Archives For sepultura

I first started working on this series about four years ago. It has been through many revisions, rewrites, and re-visitations since then.

But here’s the thing: metal history doesn’t stop!

So let us consider this coverage of more “recent” events (since 2010 or so) as a bonus.

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“Don’t believe what you see
Don’t believe what you read.” – “Propaganda,” from the album Chaos A.D.

Max Cavalera of Sepultura should have been a torch bearer at the 2016 Rio Olympics.

“Metal is as emblematic of Brazil as is Pele or the Amazon,” a passionate fan told Sam Dunn in Global Metal.

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It’s incredible how mass tastes in music can change so quickly. 1991 was a year of absolute sea change in this regard, and metal wasn’t immune. Some would argue that the genre came of age in the 1990s, giving rise to a beautiful time of rich experimentation. 80s synths and big hair were out; grunge and plaid were in. For metal, thrash, British, and other “classic” metal were out (temporarily), and more extreme/advanced subgenres like death metal, black metal, and prog metal were in.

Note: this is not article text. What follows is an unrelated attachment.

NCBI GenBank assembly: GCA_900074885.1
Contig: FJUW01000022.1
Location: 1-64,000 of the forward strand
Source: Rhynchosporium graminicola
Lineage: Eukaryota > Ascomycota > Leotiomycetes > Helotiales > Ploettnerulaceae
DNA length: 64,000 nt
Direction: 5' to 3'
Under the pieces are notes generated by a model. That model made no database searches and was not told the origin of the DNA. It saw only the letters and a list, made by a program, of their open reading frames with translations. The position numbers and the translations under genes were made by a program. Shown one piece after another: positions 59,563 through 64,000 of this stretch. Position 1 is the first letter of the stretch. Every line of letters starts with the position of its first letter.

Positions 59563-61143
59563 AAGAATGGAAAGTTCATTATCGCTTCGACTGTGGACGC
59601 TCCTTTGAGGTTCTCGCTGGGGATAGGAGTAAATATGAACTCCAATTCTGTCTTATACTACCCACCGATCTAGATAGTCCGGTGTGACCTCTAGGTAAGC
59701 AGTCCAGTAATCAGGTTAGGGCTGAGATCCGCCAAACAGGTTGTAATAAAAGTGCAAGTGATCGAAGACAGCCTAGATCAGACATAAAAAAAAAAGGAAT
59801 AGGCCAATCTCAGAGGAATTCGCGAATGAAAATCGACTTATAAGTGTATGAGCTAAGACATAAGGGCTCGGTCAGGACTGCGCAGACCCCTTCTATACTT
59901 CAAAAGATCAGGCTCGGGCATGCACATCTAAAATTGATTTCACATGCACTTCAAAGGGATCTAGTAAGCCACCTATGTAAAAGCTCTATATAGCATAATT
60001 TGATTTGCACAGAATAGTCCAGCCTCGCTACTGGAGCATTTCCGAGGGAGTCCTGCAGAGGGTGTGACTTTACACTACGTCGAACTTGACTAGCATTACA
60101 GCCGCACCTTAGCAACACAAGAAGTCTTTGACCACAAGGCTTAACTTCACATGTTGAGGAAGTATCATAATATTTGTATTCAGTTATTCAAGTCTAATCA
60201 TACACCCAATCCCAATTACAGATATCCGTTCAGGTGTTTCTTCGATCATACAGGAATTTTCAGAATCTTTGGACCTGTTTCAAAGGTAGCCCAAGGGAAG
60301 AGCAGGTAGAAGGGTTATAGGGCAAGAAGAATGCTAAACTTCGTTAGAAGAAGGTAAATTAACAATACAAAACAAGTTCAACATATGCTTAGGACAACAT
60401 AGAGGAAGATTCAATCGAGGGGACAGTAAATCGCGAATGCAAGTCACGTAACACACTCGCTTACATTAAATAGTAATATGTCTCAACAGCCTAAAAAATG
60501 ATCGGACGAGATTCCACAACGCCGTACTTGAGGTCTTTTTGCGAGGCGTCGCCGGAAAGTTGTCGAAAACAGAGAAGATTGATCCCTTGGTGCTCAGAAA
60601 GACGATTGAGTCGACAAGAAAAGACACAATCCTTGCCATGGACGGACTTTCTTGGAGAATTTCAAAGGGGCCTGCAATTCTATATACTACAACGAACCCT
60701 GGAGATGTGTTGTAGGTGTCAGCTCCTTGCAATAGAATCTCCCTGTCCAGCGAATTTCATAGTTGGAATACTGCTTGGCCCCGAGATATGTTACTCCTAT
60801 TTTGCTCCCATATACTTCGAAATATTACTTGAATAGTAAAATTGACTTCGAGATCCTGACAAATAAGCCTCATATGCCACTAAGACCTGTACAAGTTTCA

So, what exactly happened to thrash?

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Thrash metal became the go-to form of underground metal in the 1980s as a reaction to glam metal in the United States, but its reach would extend far beyond the New York and Bay Area scenes that spawned them in North America. A worldwide thrash movement began to develop in the 1980s, featuring a different spin on the American thrash metal movement epitomized by the Big Four and others.

Bear in mind that American thrash metal was inspired by songs like Black Sabbath’s “Symptom of the Universe.” Although the international scene is still broadly considered to be “thrash,” it sounded a bit different from what one may traditionally think of as thrash. In many cases, the speed and aggression of thrash metal outside the U.S. is turned up even further to the point where it may not be death metal, but it sure is close. Extreme metal scenes in continental Europe and elsewhere are more likely to take influence from the bands in this section of metal history than from the Big Four.

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“I don’t think we should imitate the West; I think we should have our own thing,” Sepultura frontman Max Cavalera says to Sam Dunn during an interview in the desert in “Global Metal.”

His statement rings powerfully true on “Chaos A.D.,” with Sepultura’s overt Brazilian influences coming to the forefront of their special brand of thrash metal. Tribal instruments and rhythms make memorable appearances, and they contribute to a wonderful, infectious energy throughout the record.

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